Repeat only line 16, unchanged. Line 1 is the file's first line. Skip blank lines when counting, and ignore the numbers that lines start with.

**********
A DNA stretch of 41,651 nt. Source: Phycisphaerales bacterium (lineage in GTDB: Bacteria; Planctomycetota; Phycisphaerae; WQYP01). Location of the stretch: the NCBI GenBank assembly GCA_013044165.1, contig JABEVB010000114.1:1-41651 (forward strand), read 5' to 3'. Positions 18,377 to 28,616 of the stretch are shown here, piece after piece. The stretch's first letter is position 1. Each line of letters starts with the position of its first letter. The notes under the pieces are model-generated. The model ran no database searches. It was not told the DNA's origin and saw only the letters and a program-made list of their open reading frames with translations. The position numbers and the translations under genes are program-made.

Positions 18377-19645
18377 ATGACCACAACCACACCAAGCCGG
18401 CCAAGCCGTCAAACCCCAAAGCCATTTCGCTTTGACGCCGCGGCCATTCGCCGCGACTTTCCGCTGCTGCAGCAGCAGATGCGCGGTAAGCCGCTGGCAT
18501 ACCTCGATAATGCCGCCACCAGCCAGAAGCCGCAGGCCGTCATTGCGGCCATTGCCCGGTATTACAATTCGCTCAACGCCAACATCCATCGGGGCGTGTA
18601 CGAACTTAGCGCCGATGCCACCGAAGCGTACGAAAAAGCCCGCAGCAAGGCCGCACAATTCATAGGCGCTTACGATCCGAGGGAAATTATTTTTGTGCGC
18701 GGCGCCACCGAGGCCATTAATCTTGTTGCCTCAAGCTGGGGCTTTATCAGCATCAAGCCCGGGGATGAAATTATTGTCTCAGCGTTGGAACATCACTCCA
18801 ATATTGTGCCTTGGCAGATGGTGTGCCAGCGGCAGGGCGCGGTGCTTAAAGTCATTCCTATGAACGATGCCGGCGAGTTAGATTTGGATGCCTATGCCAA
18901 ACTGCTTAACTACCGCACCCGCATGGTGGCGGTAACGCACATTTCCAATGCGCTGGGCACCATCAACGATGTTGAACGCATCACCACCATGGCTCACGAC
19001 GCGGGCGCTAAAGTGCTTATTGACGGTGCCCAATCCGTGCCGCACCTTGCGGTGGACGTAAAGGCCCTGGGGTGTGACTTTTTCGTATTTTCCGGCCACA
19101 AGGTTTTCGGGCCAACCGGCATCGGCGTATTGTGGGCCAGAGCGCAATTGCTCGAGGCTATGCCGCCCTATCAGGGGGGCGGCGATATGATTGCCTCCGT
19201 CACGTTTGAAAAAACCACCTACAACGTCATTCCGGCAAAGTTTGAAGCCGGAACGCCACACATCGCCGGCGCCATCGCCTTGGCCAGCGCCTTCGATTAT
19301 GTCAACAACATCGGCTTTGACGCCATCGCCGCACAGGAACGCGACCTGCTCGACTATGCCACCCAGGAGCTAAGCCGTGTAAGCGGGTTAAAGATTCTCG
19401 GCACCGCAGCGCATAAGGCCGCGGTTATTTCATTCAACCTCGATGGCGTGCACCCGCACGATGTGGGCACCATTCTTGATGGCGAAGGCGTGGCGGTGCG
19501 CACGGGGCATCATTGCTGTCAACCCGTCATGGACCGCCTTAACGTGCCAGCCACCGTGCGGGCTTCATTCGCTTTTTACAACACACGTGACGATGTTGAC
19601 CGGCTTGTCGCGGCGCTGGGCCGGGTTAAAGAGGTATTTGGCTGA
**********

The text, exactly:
19601 CGGCTTGTCGCGGCGCTGGGCCGGGTTAAAGAGGTATTTGGCTGA